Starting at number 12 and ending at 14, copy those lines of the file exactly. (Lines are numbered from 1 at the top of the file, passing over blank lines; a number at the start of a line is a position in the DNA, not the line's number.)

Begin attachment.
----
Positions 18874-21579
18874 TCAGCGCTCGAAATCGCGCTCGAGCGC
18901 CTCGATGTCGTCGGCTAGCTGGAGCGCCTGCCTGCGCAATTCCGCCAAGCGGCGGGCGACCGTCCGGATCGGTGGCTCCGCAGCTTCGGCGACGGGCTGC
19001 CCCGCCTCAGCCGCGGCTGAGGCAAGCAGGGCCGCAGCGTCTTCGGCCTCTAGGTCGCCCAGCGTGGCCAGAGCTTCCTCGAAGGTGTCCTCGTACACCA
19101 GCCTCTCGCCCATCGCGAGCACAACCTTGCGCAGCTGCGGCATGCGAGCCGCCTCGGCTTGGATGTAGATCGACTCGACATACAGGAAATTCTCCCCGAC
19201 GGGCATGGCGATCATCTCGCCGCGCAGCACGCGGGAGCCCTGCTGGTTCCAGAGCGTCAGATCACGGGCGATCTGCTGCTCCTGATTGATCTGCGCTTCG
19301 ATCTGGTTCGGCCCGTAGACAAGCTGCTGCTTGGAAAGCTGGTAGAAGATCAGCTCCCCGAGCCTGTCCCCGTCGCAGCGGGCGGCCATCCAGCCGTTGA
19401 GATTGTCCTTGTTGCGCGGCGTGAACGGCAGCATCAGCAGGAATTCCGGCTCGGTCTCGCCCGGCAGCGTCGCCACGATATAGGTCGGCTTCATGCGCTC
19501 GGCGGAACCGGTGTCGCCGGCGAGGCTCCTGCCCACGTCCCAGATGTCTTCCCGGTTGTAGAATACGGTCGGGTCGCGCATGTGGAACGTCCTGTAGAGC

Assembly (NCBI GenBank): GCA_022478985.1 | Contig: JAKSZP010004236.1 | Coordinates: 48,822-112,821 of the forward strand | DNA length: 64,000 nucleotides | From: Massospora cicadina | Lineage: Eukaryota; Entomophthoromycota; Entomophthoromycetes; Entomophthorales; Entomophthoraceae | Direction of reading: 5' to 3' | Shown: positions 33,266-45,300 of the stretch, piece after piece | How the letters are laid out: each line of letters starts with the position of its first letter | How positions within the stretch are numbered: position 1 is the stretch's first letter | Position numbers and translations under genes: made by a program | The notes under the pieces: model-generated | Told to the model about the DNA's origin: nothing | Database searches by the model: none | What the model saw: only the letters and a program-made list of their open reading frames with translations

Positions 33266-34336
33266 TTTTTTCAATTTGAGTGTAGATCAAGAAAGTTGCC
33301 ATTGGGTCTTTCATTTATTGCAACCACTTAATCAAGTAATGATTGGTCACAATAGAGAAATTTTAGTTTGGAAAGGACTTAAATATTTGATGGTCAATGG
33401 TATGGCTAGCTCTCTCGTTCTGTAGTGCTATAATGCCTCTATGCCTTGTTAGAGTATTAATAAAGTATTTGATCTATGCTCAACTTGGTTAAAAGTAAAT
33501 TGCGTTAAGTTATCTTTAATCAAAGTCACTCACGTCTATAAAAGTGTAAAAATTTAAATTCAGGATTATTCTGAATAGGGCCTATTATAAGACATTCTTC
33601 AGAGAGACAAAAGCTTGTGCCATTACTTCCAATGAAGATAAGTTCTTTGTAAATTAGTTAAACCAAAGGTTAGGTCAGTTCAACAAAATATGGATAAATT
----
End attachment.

33266 TTTTTTCAATTTGAGTGTAGATCAAGAAAGTTGCC
33301 ATTGGGTCTTTCATTTATTGCAACCACTTAATCAAGTAATGATTGGTCACAATAGAGAAATTTTAGTTTGGAAAGGACTTAAATATTTGATGGTCAATGG
33401 TATGGCTAGCTCTCTCGTTCTGTAGTGCTATAATGCCTCTATGCCTTGTTAGAGTATTAATAAAGTATTTGATCTATGCTCAACTTGGTTAAAAGTAAAT